For a genre that is ostensibly all about getting down and getting it on, R&B has a significant amount of capital G Geniuses. Curtis Mayfield, Stevie Wonder, George Clinton, Sly Stone, and Prince are examples of R&B musicians who have taken the music far beyond its boundaries. Add to that list D’Angelo, the Virginia-born musician who is best known for his 2000 masterpiece “Voodoo.” He’s also known for basically dropping off the face of the earth after in the wake of that album (the story goes that at least part of the reason for his retreat from public life was how oversexualized he felt as an artist, and how much attention was given to his six-pack and model good looks vs. his music, in other words the same ish that every single female R&B singer has to put up with).
D’Angelo was supposed to drop an album with Prince in 2009, and every year since then has promised new work from him to no avail. He did release a few songs, played live a few times and even toured. Still, a new album from him seemed about as likely as a new album from Dr. Dre or “Madvillainy 2.” And then, out of nowhere, “Black Messiah” drops.
The album was originally supposed to come out this year, but D’Angelo put it out in mid-December to coincide with the protests going on around the country and the world in the wake of the grand jury decisions on the Michael Brown and Eric Garner cases. In the liner notes he writes:
“It’s about people rising up in Ferguson and In Egypt and in Occupy Wall Street and in every place where a community has had enough and decides to make change happen. It’s not about praising one charismatic leader but celebrating thousands of themÃ‰”Black Messiah” is not one man. It’s a feeling that, collectively, we are all that leader.”
It’s fitting that “Black Messiah” is meant to reflect the Ferguson protests, because the album is powerful and messy, and manages to convey anger, hope, and beauty, sometimes all at once. On my first two listens, I found myself wondering if there were any actual songs on the album. So much of it is texture that it takes a while to understand their shapes. This is an impressionistic album that is built around grooves rather than traditional pop songwriting. It makes “Black Messiah” a challenging record, which isn’t something I expect from R&B.
The album starts off with a squall of feedback before going into the sloppy, tripped out Southern funk of “Ain’t That Easy.” “Take a toke of smoke from me as you dream inside,” he sings. In another artist’s hands, this might be a babymaking slow jam, but D’Angelo keeps things a little off. The song is a little shambling, the pieces not quite all fitting together. Even lyrically there is more going on than just a standard love song:
“Ever hit with a choice that you can’t decide?
Which direction left or right?
Shut your mouth off and focus on what you feel inside
See y’all know I’ma go with my vibe
You won’t believe all the things you have to sacrifice
Just to get peace of mind
And you take what they give as if it did suffice
Still it’s just a waste of time”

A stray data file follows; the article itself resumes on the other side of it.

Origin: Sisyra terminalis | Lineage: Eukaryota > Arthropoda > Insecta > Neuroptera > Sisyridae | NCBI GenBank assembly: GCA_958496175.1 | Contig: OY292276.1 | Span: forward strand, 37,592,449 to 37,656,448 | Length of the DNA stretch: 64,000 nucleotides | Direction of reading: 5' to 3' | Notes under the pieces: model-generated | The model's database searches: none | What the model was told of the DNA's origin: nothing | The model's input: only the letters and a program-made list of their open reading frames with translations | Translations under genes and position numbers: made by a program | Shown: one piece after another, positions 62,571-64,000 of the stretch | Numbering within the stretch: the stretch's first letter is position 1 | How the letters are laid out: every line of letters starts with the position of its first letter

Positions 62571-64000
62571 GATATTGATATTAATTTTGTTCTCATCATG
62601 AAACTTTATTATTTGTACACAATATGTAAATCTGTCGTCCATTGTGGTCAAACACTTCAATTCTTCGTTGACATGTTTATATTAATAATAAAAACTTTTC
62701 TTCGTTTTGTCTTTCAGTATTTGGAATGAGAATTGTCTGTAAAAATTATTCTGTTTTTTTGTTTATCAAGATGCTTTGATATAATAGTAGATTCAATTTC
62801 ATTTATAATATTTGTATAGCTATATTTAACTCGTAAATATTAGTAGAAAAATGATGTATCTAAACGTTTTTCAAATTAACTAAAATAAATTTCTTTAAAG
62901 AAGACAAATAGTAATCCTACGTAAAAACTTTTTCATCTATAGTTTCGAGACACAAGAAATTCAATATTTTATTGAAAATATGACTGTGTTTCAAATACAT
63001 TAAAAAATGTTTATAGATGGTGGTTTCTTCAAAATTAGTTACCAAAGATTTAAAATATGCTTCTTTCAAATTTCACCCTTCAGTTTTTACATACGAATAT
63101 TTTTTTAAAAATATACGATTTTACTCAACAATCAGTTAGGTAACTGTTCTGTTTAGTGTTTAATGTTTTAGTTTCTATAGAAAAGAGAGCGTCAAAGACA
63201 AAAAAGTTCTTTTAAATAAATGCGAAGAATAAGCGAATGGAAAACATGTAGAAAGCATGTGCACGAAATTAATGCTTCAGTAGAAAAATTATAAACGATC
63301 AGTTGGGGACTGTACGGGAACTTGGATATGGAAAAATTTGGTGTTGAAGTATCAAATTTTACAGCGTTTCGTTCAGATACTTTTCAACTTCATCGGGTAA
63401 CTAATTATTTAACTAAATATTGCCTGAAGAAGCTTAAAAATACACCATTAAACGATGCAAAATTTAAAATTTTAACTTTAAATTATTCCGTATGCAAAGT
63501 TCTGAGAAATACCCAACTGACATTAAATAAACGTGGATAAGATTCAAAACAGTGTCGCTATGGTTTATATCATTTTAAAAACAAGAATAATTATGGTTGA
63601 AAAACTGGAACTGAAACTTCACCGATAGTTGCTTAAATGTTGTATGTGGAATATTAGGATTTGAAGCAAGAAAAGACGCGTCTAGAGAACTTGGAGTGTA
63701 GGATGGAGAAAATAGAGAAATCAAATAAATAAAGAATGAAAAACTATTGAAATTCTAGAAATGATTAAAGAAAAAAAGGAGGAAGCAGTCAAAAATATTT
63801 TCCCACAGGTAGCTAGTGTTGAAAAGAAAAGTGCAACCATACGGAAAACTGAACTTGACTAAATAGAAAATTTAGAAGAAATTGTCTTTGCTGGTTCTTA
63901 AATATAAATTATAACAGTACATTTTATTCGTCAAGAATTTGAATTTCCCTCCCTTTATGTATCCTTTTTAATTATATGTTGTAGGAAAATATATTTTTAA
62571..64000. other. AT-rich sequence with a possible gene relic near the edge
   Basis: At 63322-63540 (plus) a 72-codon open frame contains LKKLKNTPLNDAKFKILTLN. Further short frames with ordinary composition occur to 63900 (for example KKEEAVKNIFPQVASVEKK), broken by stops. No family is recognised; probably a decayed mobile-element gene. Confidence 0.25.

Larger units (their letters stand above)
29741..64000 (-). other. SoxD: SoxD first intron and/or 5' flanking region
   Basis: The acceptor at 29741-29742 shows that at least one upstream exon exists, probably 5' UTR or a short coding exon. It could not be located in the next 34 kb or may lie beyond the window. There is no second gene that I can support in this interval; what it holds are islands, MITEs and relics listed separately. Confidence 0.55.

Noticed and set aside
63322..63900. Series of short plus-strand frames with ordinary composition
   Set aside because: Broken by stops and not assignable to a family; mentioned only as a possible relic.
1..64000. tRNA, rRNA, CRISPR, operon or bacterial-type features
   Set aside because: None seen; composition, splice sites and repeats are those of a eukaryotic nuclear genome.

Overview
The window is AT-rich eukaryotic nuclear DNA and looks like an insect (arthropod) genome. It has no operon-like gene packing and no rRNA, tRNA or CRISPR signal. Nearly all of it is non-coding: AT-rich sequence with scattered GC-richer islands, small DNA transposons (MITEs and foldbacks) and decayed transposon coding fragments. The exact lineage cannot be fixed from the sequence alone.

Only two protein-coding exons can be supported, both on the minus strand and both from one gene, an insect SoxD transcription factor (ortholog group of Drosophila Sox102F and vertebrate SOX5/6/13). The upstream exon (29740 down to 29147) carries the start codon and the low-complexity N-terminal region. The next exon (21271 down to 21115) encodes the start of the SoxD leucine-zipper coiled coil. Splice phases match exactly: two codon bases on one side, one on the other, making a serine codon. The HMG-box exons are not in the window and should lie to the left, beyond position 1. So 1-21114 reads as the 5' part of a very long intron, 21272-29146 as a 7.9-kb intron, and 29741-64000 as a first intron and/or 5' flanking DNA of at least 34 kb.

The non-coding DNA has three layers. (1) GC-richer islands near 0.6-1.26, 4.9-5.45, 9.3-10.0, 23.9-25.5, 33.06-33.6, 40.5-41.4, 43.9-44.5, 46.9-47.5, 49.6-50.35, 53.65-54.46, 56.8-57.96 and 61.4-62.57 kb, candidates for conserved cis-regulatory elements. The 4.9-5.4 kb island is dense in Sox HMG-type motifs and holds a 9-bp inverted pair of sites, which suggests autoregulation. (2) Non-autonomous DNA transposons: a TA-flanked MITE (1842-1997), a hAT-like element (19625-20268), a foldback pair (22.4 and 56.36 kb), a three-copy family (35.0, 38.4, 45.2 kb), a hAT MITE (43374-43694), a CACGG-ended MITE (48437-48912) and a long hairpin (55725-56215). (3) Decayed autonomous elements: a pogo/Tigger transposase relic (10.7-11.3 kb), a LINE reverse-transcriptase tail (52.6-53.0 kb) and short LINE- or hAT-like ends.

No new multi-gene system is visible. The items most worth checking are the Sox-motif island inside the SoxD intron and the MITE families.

From the album goes into a Malcom X song about how Jesus was black, which kicks off the noisy “1000 Deaths.” The song seems to be about both staying strong as an artist in a genre that doesn’t reward age, and staying strong as a black man in a society that doesn’t trust his skin.
The musical fury of “1000 Deaths seems abated by the pretty ballad “The Charade.” That is, until you actually listen to what D’Angelo is singing:
“Crawling through a systematic maze to demise
Pain in our eyes
Strain of drowning, wading through the lies
Degradation so loud that you can’t hear the sound of our cries
All the dreamers have gone to the side of the road which we relay on
All we wanted was a chance to talk
instead we’ve only got outlined in chalk
Feet have bled a million miles we’ve walked
Revealing at the end of the day
While there are some neo-soul and contemporary R&B elements in “Black Messiah,” much of it is built on analog equipment and analog sounds. If you told me this was a lost 70s classic, I would believe you, even though it is full of hip-hop influences. It has the heaviness and intimacy of Sly Stone’s “There’s A Riot Goin’ On,” and it is hard not to compare the two albums. It’s also hard not to hear Prince on “Black Messiah,” especially in D’Angelo’s voice and his willingness to mix rock in with his funk and soul. Even more impressive, it sounds like the D’Angelo record we’ve been waiting for for 15 years. It builds on the sound he perfected on “Voodoo” while moving it forward. It’s not a passible copy of his former glory that fans will put up with because they are hungry for more. We’ve all bought those albums, and tried to pretend we like them. “Black Messiah” isn’t like that.
The fact that D’Angelo was able to release this album on a major label in this age of market-testing and Auto-tuning the soul out of any major release is a feat in itself. It’s even more amazing that an album 15 years in the making is so vital. “Black Messiah” is an incredible album, and an essential addition to D’Angelo’s discography.